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Ex-wife of poker star Ivey got millions in divorce settlement

Phil Ivey’s ex-wife received a purse collection worth more than $1.2 million, jewelry valued at more than $1 million and $180,000 a month in alimony as part of her divorce settlement with the poker star, according to a document filed earlier this month with the Nevada Supreme Court.

Ivey included the information in his answer to a petition that his former wife, Luciaetta, filed with the high court in late September.

“Luciaetta ended up with no debt, with millions of dollars worth of property, and with specific unambiguous alimony provisions,” according to the answer.

In Luciaetta Ivey’s petition, she asked the Supreme Court to disqualify the Clark County Family Court judge assigned to the sealed divorce case, Bill Gonzalez.

The document raises questions about campaign contributions Phil Ivey and his lawyers had made to Gonzalez. The divorce was granted in December 2009, and the contributions were made in early 2010.

“The public is entitled to know that impartiality is the rule for the judiciary,” according to Luciaetta Ivey’s petition. “Further, Luciaetta is entitled to fairness and the appearance of fairness before this court and recusal is the only way that she can be sure to receive both.”

The petition challenges the decision of Chief District Judge Jennifer Togliatti, who denied Luciaetta Ivey’s motion to disqualify Gonzalez.

In November, the Supreme Court ruled that Luciaetta Ivey had raised issues of “arguable merit” in the case and gave Phil Ivey 30 days to answer her petition.

Luciaetta Ivey and her lawyer, Bruce Shapiro, declined to comment on the information in Phil Ivey’s answer. Shapiro said he plans to file a reply soon.

According to the answer, submitted by attorneys David Chesnoff and Richard Schonfeld, Luciaetta Ivey received her car, her life insurance policy, 40 percent of a stock account, a down payment for a new residence, half of the proceeds from the sale of the couple’s home, and 40 percent of all business interests “with the exception of Tiltware, LLC,” the parent company of Phil Ivey’s online sponsor, FullTilt Poker.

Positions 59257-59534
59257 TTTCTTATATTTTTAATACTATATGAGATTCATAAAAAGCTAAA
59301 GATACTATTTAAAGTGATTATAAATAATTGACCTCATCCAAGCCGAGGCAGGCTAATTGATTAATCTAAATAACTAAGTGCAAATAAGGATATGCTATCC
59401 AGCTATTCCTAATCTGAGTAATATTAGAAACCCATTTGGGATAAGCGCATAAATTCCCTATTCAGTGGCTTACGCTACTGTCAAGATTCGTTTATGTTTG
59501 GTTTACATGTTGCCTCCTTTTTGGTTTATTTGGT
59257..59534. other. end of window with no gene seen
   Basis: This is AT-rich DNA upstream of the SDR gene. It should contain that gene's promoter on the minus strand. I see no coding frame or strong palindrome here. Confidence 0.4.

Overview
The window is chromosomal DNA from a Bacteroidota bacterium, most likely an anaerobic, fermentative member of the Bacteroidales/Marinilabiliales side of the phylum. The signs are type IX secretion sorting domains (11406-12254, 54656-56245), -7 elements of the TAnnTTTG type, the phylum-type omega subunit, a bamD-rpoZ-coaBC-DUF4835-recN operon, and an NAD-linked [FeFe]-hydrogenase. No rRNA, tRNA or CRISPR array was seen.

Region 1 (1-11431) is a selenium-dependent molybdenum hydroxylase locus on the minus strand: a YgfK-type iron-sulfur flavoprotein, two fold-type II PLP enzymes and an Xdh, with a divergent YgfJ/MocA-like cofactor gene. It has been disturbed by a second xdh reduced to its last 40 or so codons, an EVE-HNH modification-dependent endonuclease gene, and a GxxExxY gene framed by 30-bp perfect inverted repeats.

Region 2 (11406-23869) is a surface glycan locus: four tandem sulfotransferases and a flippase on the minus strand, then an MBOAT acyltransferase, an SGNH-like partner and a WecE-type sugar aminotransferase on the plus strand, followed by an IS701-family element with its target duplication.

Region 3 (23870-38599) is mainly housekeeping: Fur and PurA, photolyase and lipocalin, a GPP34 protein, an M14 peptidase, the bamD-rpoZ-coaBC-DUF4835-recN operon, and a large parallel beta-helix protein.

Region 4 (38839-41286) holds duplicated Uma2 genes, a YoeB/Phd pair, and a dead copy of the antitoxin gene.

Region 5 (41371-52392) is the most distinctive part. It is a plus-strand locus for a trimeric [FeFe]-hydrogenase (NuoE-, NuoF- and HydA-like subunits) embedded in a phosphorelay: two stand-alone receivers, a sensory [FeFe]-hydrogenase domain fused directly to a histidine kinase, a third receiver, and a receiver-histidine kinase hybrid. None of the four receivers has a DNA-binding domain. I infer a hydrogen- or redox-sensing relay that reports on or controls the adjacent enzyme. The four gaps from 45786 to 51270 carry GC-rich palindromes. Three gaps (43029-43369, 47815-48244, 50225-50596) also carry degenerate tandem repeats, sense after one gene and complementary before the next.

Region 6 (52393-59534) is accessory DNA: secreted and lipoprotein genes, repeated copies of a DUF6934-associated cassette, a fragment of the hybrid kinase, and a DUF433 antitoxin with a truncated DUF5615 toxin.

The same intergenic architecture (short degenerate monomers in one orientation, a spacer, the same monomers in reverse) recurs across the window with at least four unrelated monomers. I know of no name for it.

As part of the divorce settlement, according to the answer, Phil Ivey accepted more than $170,000 in credit card debt and more than $15.1 million “in gambling and other debt.”

The divorce agreement included alimony for Luciaetta Ivey from money Phil Ivey receives from Tiltware. According to the agreement, if Phil Ivey stops receiving funds from Tiltware, Luciaetta Ivey’s alimony “will cease.”

During a telephone interview in early November, Luciaetta Ivey told the Las Vegas Review-Journal she received monthly alimony payments from January 2010 until April 2011. She declined to disclose the amount.

The couple’s “total community income” for 2008 was nearly $8 million, according to Luciaetta Ivey’s Supreme Court petition, which cites the Iveys’ joint tax returns.

Phil Ivey, who has won eight World Series of Poker gold championship bracelets since 2000, is tied for fifth place on the tournament’s all-time list. But he opted not to participate in the 2011 tournament, which was held at the Rio.

In a statement posted on his website, Phil Ivey said he was “embarrassed” that FullTilt Poker had not paid players owed money after the Justice Department shut down the operation in April.

“I am not playing in the World Series of Poker as I do not believe it is fair that I compete when others cannot,” according to Ivey’s statement. “I am doing everything I can to seek a solution to the problem as quickly as possible.”

He also filed a lawsuit in Clark County District Court in June, saying allegations of illegal activity surrounding Tiltware, a California-based company, damaged the poker player’s reputation within the gambling community because of his association with the FullTilt website.